Piers LEIGH of Hanley, beheaded 1399                       
    =Margaret(first wife), daughter and heiress of Sir Thomas Daniers,          
         Lord of Grappenhall and Brone, widow of Sir John Savage.               

The Leighs did not quarter the arms of Daniers. Probably they never got the lands.

                Sir Piers LEIGH, slain at Agincourt, 1415.                      
       =Jane, daughter and heiress of Sir Gilbert Haydock, Lord of              
                     Haydock and of many other manors.                          
  Sir Piers LEIGH, knighted by Richard Duke of York, at Wakefield, 1460,        
        =Margaret, daughter(not heiress) of Sir Richard Molineux.               
             Piers LEIGH, ob. 1468, in his father's lifetime.                   
      =Mabel, daughter and heiress of James Croft, Lord of Dalton and           
  Claghton, and heiress to her mother, who was heiress of ... Freckelton.       

By this match came in the arms of Croft(6), and Freckelton(7). Their arrangement in the shield upon the brass in anomalous; but such anomalies are not unfrequent.


"Ladies often," says Haines(p. cxiii), "bore arms on their dresses, usually those of their husbands on their mantles or cloaks, and their own on their kirtles or gowns, as at Cardington, Beds, c. 1530; but after the fifteenth century their own are more frequently on the sinister side of the mantle, their husbands' bearings occupying the dexter. The brass of Elizabeth KNEVET, 1518, at Eastington, Gloucestershire, is a good example of a lady in an heraldic mantle." The six quarters represent the families of 1. KNEVET, 2. CROMWELL, 3. TATERSHALL, 4. CAYLEY, 5. BASSET, and 6. BISHOPSDON.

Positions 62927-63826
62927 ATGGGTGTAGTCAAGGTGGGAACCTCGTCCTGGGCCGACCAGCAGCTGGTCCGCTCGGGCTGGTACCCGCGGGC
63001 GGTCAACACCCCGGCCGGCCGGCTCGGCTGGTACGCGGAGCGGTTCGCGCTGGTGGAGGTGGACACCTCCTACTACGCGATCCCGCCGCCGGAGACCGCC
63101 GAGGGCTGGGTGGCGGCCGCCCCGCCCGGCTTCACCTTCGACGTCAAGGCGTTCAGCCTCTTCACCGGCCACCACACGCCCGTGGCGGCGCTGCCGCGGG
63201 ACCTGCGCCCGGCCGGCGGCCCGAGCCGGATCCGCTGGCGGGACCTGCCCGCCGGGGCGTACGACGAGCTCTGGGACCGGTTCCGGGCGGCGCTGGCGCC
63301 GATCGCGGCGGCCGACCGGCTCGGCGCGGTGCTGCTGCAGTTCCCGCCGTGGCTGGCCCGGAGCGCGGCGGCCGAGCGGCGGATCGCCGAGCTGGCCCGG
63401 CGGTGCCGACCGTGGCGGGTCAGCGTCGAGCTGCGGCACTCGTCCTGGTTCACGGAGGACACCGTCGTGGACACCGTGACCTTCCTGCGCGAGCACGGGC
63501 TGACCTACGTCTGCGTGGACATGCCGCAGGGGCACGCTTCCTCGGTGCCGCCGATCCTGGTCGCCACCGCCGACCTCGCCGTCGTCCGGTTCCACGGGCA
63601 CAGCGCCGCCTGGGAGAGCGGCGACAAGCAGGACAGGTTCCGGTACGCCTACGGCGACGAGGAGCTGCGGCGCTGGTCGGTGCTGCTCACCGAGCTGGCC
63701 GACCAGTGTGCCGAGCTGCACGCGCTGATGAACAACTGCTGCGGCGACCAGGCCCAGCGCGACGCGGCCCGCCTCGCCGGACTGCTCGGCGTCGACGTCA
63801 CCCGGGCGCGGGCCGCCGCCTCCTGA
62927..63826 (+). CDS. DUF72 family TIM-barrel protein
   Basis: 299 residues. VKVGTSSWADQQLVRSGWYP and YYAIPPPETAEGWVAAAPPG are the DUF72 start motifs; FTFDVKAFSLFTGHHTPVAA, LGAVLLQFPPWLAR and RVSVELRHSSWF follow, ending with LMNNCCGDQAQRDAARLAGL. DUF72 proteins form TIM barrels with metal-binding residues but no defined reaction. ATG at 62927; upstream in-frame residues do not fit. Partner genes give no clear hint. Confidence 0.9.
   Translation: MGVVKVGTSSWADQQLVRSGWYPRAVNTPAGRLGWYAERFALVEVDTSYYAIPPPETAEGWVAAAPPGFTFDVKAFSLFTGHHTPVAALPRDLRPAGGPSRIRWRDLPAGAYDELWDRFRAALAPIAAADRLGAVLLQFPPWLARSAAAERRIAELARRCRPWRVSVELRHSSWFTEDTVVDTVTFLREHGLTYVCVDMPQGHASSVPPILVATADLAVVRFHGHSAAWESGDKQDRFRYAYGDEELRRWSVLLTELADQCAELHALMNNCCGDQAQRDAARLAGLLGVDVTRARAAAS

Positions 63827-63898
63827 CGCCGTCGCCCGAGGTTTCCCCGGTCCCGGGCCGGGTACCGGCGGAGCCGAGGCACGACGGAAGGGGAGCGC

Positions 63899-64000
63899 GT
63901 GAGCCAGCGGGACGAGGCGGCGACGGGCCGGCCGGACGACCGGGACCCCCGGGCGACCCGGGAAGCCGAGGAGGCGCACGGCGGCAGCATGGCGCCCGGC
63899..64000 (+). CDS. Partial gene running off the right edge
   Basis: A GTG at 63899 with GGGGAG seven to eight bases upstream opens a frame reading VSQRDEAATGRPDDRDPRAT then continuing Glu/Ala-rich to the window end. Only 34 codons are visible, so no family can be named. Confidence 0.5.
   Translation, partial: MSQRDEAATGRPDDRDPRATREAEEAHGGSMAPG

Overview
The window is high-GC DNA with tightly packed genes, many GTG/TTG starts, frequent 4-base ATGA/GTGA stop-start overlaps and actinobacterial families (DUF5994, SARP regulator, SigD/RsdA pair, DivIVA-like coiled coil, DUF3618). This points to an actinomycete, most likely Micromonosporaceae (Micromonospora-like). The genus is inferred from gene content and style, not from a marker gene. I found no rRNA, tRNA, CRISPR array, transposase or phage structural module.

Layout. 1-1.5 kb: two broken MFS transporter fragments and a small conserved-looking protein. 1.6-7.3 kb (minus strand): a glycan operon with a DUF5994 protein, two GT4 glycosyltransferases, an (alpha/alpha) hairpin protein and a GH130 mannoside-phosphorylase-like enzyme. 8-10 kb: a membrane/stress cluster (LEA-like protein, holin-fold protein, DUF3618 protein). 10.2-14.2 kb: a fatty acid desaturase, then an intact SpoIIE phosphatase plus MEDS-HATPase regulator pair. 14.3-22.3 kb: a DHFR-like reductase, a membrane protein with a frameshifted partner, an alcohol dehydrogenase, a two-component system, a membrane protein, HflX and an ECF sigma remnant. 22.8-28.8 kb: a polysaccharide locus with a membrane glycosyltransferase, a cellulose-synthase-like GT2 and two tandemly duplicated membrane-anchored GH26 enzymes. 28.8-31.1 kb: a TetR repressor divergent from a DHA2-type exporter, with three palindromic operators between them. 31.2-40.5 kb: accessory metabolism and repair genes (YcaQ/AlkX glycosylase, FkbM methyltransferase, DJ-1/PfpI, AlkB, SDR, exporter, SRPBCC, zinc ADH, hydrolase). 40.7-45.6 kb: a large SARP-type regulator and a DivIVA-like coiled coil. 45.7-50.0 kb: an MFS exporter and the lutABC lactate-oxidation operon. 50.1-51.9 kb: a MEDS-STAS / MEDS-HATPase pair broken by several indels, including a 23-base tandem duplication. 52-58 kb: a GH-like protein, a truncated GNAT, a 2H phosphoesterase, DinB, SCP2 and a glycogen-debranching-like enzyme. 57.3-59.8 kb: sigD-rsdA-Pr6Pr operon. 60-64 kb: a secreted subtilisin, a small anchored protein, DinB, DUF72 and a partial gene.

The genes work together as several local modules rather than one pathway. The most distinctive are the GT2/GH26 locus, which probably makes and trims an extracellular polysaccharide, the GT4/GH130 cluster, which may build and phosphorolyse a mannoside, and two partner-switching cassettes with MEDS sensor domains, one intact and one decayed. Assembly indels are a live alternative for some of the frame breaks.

When the number of coats of to which a person is entitled is an odd one he usually fills up the last quarter by repeating the first. The royal arms brought into any family by an heiress(and there are more such cases than might be supposed) are sometimes placed in the first quarter, so e.g. they were borne by Cardinal Pole.

If a man marries two or more heiresses successively, the arms of each will descend only to her own children.

When a man bears a double surname(e.g. DYKE-ACLAND) it is the practice for his first quarter to contain the arms pertaining to those names quarterly, and for the second to contain his own paternal coat. This, however, is a modern usage, and, as it seems, not a very good one.

It is not uncommon, to avoid confusion by marshalling too great a number of coats in one escutcheon, to select a few of the principal, leaving out, for example, the secondary quarters brought in by heiresses. Many families entitled to a hundred or more quarters use but four, e.g. Howard, Duke of Norfolk, has done so for many generations.

In conclusion, it may be observed that quartered arms many be borne on banners, surcoats, and official seals, just as single coats are.